3.244 The IGT believes that consideration of specific ‘tax risks’ and ‘organisational structure’ are largely ‘inherent risk factors’. The IGT notes that not all inherent risk factors in the template have a risk hypothesis associated with them. It is the IGT’s view that all inherent risk factors should indicate the risk hypothesis that it is purported to test. Such hypotheses may assist in guiding further specific ATO inquiries.
3.245 Identifying inherent risk factors and addressing them through risk hypotheses should assist in framing the ATO’s concerns to the taxpayer. For example, where the ATO has concerns regarding inherent risk factors, such as the taxpayer undertaking transactions in a complex area of law, the nature of the dialogue between the ATO and taxpayer can focus on the technical merits of the taxpayer position and the relative ‘interpretation risk’ associated with each parties’ positions.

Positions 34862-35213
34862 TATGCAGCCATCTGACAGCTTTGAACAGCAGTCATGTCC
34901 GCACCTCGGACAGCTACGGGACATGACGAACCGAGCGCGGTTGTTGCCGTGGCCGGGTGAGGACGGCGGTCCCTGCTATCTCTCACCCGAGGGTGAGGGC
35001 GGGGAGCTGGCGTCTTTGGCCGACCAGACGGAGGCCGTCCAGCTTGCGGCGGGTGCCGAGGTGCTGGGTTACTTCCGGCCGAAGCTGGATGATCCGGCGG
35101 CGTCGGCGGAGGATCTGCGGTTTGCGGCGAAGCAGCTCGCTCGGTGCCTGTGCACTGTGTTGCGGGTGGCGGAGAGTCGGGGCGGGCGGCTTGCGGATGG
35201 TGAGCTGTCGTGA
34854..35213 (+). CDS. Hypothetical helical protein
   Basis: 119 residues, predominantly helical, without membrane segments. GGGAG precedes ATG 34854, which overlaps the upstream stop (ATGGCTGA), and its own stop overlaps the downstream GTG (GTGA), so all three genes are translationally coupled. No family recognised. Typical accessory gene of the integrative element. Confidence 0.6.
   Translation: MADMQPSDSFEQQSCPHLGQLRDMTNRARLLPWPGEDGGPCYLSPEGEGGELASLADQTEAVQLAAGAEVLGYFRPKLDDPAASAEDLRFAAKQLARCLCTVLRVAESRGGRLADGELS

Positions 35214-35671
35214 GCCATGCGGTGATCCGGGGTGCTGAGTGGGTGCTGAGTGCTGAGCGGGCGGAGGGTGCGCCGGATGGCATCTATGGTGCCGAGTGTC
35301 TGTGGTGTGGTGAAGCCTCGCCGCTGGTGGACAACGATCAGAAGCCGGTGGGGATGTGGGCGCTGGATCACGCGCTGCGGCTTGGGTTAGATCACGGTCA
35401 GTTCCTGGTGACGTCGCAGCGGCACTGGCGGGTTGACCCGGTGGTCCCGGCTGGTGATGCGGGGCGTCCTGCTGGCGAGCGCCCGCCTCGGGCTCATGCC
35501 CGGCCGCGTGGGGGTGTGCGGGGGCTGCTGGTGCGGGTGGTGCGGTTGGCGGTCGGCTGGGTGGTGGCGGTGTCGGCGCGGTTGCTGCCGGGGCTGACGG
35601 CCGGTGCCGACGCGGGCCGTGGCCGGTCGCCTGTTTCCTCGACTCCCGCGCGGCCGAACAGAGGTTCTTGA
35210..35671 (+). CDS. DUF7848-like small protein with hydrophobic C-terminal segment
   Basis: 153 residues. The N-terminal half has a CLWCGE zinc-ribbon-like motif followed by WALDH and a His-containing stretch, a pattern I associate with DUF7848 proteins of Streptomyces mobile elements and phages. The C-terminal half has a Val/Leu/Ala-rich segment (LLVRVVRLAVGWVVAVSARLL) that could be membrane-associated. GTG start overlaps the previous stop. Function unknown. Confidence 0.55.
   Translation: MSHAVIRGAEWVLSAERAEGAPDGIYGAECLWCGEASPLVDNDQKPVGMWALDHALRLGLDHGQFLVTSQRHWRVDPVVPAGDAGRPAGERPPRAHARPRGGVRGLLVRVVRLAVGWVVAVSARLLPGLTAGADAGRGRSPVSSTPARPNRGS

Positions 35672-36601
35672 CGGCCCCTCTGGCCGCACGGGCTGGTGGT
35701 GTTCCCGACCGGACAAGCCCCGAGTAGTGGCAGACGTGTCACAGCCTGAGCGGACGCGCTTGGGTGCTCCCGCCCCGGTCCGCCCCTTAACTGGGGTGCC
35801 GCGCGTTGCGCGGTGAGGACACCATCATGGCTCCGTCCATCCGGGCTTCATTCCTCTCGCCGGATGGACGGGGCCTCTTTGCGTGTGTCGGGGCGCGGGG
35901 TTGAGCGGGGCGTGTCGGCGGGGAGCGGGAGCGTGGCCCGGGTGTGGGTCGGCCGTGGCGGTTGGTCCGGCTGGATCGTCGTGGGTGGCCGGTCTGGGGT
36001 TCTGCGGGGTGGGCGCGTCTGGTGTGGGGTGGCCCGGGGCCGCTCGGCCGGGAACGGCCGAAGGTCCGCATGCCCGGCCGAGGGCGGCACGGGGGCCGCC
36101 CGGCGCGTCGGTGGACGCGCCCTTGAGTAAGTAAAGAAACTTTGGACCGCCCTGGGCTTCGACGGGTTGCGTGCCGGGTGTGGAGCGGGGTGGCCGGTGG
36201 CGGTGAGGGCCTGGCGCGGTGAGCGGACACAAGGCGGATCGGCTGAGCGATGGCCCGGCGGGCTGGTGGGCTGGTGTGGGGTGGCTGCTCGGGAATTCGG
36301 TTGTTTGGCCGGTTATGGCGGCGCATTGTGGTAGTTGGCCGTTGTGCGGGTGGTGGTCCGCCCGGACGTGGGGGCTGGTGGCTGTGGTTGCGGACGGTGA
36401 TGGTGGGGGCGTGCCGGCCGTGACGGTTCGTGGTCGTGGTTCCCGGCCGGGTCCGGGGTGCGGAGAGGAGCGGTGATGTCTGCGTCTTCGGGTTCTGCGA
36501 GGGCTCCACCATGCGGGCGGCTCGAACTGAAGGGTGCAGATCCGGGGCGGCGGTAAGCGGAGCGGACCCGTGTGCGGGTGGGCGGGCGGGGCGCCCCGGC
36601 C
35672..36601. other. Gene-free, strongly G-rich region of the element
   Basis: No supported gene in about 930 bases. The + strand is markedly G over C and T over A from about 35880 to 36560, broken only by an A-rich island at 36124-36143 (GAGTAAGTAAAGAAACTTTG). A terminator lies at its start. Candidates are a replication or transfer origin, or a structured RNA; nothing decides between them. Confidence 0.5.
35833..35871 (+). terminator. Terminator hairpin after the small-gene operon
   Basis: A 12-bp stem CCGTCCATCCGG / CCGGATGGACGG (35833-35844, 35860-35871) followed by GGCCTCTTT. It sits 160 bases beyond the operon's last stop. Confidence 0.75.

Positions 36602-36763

3.246 ‘Behavioural risk factors’, on the other hand are covered more by the tax risk management and governance section of the template. Where the taxpayer has good tax risk management and governance in place, there may be minimal behavioural risks but there may be inherent risks at play, for example specific transaction(s) of the taxpayer that cause concern for the ATO.
3.247 By specifically addressing the two different types of risk factors noted above, the ATO is better able to present those behavioural risks that taxpayers can address directly such as improving tax risk management and governance and the inherent risk factors which the taxpayer has little ability to change but may be able to monitor or mitigate.
3.248 Accordingly, the ATO should make a clearer distinction between inherent risk factors and behavioural risk factors in the template and other ATO guidance material.